It's late. Or rather, it's early, that predawn twilight when club kids haven't made it home and the day's earliest workers have just left it. In Tunisia, that's the time for a steaming bowl of lablabi—a rich, but simple soup.

As I make my way into Restaurant Fattoumm on Tunis' waterfront, a throng of partiers and laborers clamors at the counter. Bushels of stale baguettes and flaming burners licking pots of chickpeas line the ochre back wall.

Thick with chunks of hearty baguette and rich with fiery harissa, lablabi is a personal affair. Diners customize it, tearing the bread as they like, then directing the cook on the add-ins.

The space is so tight in the tiny wedge of a shop—a line of patrons stretching out the door—the cooks embrace as they work, passing ingredients over, under and around as they work. The air is rich with cumin and spice, and heavy with steam from the simmering pots.

Lablabi fuels the days and nights of Tunisia. A few simple ingredients—bread, broth and chickpeas—transformed. It encapsulates Tunisian cuisine, and I've come to experience it. For it is not simply soup, served.

One by one, the men—for all are—are handed brown ceramic soup bowls filled with 3-inch rough chunks of stale baguette. They push their way to the back of the shop, some forced outside, find a sliver of table on which to balance their bowls, then methodically rip their baguettes into bite-size pieces, mounding them back in their bowls.

They again push to the front, handing their bowls back over the counter. The cooks take them, then ladle over chickpeas in a broth rich with garlic and cumin, soaking the bread. Next, they spoon on fiery red harissa—the national condiment—chopped green olives, capers, cumin, a drizzle of olive oil and—finally—crack into it a soft-cooked egg. It's an explosion of color—reds, yellows, browns, all glistening with oil—and savory-spicy aromas.

When I get my own bowl—about $1.40—waves of cumin, fiery spice and savory broth waft upward. It's chicken soup comfort spoken with a North African dialect. Each bite is fresh and unique, some rich with yolk, others plump with tender chickpeas, yet others tender with brothy baguette.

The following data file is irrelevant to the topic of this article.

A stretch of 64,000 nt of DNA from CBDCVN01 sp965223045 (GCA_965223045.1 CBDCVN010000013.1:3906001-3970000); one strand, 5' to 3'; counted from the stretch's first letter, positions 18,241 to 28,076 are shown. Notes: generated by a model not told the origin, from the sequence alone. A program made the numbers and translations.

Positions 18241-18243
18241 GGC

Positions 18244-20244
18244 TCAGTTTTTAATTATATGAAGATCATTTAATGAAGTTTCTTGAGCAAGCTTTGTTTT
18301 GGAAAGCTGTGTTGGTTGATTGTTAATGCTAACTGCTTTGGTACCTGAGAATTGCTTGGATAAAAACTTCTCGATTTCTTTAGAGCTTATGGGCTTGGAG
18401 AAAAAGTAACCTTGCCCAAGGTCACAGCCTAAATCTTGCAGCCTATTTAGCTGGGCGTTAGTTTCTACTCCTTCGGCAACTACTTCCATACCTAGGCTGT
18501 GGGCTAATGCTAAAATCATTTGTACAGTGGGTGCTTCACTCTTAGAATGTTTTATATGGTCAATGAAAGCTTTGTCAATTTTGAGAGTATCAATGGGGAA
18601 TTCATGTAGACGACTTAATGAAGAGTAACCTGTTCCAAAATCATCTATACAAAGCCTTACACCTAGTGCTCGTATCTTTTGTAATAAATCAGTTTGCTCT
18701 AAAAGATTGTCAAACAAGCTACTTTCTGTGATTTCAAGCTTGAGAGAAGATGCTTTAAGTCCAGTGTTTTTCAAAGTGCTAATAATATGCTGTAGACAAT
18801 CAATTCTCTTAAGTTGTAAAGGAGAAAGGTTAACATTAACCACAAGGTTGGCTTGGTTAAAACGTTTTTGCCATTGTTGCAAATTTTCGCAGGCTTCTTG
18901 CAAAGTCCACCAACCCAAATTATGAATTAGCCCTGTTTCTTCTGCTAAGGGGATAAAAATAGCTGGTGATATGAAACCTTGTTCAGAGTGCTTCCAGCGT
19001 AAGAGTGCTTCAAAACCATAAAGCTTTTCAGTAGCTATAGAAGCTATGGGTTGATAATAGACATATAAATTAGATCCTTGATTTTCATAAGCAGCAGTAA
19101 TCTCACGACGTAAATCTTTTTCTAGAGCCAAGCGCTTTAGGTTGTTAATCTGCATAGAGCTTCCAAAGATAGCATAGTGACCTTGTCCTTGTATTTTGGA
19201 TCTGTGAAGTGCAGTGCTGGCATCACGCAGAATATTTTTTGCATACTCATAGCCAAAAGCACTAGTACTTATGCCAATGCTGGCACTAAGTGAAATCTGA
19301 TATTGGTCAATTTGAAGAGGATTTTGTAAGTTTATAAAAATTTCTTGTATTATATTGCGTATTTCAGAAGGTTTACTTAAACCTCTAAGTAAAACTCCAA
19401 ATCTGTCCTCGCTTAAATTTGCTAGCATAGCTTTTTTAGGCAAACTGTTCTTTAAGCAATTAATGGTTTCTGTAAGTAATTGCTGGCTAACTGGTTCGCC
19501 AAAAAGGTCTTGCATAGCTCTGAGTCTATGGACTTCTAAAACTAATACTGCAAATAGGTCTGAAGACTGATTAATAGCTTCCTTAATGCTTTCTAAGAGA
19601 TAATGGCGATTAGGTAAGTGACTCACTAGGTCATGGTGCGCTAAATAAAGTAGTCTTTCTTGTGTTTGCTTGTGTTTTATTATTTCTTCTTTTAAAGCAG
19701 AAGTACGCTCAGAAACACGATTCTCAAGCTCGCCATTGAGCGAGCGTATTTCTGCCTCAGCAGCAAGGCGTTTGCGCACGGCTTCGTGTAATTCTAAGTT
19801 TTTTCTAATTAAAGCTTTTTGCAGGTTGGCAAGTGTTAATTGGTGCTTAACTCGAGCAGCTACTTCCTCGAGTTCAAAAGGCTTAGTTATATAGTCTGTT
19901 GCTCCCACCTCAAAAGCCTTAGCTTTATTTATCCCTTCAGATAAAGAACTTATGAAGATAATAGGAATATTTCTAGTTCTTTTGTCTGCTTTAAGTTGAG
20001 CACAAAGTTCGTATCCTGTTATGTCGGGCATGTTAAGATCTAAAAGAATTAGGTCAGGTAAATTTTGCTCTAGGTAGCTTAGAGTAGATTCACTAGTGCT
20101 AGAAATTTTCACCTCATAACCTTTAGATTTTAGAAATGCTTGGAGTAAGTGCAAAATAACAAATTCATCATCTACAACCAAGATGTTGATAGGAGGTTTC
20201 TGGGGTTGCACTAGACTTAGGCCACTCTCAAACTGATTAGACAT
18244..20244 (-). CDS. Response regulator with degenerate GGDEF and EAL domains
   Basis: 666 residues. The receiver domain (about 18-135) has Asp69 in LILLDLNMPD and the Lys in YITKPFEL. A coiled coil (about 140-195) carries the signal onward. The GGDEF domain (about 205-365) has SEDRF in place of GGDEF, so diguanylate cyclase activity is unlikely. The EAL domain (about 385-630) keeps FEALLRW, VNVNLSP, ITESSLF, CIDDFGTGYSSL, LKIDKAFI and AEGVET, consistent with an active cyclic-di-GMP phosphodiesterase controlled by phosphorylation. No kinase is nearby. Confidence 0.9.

For an older generation, lablabi is hot breakfast. For a younger, it is late night after-club grub. Like so many of the world's soups, it was born to use the bits and scraps a kitchen naturally produces.

But unlike the long, low simmers so often used to draw such ingredients together, lablabi is built in the moment. And as a composed—rather than simmered—soup, its flavors and textures remain pleasantly distinct.

We loved this approach to soup, a method unfamiliar to most Americans. And translating it to the home kitchen was less complicated than expected, but did require us to think about soup differently.

Obviously, the chickpeas and broth needed to be excellent, for they tie together the entire dish. This meant starting from dried chickpeas, which we cooked with tomato paste, garlic, cumin and harissa. The result was a rich, bold and aromatic broth with just a bit of body.

Since most of us don't have stale baguette on hand, we opted to instead tear crusty white bread into pieces and skillet toast it in olive oil until golden and crispy. This gave us bread with the proper texture, as well as a bit more flavor.

With our broth and bread made, the rest was mostly a matter of assembly. Capers, green olives, parsley, cilantro, soft-cooked eggs and plenty of harrisa were perfect. A hit of lemon juice to finish kept things tasting bright.